Earlier this week, it was sadly announced that Queen’s University Belfast would be canceling an academic conference on the Charlie Hebdo attacks over security concerns as well as the potentially negative reputation that the University would garner by holding such a symposium.
The point of the conference was not only to discuss the attacks that left twelve people dead, but also the implications of the attack on both the magazine itself as well as the larger global journalistic and academic communities. Citing a requirement to manage “the health and safety of the institution,” a spokesperson for the University stated that “the proposed symposium organised by the institute for collaborative research in the humanities did not have a completed risk assessment and as a result the institute has cancelled the event.”
This is not the first time security concerns have led public institutions to removing exhibits or canceling events for fear of negative repercussions against the institutions themselves. Earlier this year, the Victoria & Albert Museum in England publicly denied and hid a devotional portrait of the prophet Mohammad that they had in their possession. In Finland, it took three attempts before the Finnish Cartoon Society could find a home for their “Minä olen Charlie” (“I am Charlie”) exhibit — several locations refused to house the exhibit for fear of the reprisals and community backlash.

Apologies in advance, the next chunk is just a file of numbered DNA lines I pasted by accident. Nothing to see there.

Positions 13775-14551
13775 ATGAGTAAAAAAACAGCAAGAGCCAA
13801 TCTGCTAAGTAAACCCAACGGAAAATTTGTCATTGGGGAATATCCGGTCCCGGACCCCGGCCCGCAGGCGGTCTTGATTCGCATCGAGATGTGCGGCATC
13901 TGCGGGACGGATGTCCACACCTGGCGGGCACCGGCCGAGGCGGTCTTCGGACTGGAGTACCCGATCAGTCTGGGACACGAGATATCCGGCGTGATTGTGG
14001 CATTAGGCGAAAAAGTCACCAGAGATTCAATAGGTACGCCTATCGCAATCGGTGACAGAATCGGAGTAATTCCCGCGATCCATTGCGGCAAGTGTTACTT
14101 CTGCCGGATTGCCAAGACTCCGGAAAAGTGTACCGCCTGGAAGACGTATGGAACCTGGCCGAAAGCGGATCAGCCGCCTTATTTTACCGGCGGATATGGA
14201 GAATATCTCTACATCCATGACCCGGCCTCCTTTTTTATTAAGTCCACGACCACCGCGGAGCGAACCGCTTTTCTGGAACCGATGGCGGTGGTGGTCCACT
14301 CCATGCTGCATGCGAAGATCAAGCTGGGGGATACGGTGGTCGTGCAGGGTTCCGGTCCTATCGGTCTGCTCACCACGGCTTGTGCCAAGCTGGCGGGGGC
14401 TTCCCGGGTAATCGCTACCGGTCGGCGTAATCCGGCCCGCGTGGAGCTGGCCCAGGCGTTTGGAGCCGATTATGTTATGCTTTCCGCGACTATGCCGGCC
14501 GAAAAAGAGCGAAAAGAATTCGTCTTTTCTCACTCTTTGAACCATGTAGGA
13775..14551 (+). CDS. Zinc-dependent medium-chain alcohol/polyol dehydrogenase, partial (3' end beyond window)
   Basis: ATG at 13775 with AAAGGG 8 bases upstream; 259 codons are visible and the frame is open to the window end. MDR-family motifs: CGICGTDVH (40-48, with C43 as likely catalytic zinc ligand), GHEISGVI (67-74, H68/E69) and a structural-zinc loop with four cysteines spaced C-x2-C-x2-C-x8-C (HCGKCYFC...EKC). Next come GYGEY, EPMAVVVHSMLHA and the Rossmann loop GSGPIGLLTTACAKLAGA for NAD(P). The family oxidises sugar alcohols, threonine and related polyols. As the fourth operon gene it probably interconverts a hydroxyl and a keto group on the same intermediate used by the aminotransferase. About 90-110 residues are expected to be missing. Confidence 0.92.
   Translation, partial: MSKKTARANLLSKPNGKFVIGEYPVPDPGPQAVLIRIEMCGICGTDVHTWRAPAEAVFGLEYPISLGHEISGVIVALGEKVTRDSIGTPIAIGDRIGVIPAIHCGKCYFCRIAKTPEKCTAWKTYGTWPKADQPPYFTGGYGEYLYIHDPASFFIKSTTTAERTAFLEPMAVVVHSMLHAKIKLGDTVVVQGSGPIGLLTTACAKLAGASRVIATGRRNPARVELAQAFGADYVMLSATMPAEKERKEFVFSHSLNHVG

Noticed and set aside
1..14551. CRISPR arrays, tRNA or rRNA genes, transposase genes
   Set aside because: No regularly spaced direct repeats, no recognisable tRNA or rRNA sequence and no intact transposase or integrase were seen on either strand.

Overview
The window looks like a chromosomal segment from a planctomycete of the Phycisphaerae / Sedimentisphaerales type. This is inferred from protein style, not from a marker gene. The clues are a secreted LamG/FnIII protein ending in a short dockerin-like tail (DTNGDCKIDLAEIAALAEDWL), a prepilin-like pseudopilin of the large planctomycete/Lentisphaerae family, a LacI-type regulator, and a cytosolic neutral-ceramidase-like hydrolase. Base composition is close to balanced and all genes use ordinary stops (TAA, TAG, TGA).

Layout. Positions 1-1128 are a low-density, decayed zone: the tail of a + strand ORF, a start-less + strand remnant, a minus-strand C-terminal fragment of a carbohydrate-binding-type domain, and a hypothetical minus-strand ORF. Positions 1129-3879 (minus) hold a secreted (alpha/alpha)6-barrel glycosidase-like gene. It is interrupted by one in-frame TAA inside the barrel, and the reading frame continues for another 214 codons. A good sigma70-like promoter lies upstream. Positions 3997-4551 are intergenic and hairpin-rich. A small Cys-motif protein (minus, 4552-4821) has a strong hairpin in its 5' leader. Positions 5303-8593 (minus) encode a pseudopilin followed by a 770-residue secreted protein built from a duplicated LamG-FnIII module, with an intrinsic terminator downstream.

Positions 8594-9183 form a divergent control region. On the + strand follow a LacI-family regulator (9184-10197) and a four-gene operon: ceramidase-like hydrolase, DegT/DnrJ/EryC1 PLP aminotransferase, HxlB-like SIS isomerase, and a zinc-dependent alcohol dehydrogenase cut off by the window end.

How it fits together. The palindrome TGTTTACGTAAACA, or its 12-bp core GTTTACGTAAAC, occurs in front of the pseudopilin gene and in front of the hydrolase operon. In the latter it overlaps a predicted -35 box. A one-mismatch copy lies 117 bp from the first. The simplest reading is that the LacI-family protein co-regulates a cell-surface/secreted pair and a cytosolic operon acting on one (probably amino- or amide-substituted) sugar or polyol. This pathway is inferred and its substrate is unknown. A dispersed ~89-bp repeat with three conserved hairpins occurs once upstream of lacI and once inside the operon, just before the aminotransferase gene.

In response to the Queen’s University announcement, several Belfast natives have spoken out about how that they feel about their town and this public institution having this kind of mentality and fear. As Robert McLiam Wilson, a writer for Charlie Hebdo, wrote:
I am feeling a touch of shame today. Cancelling such an event in the face of putative menace in a city that endured a 30-year torture of self-immolation seems worse than pusillanimous. Belfast? Seriously? This is not the city I remember. This cancellation says, with trumpeting clarity, that there is no debate because there can be no debate. There is a big boat that can’t be rocked.
Public institutions are supposed to be the spaces where this kind of conversation can be had; where students and community members alike shouldn’t be afraid of speaking out about such horrific events and what they say about the current state of the world and free speech. More than the fear of the unspecified security concerns, though, what is most upsetting about this cancellation at Queen’s University Belfast is the fact that the institution publicly admitted that they canceled the event to protect the University’s reputation, as if by having a symposium on the Charlie Hebdo attacks the University will be looked down upon and criticized.
Belast blogger Alan Meban sums up exactly the problem with this kind of thinking:
QUB has outposts internationally and perhaps there are fears for the security of staff and students. However, QUB’s reference to ‘reputation’ in their cancellation implies a worry about their ability to attract funding from overseas investors, particularly international students who pay premium fees.
We need our universities to stand up for learning, reflection and free speech, rather than being bound up by bursars and budgets.
The fact that the University sacrificed potential discussion to save face and reputation points to a larger global issue about how free speech is still regarded as something that can be regulated and censored if the ulterior agenda is perceived to be more important.
Contributing Editor Caitlin McCabe is an independent comics scholar who loves a good pre-code horror comic and the opportunity to spread her knowledge of the industry to those looking for a great story!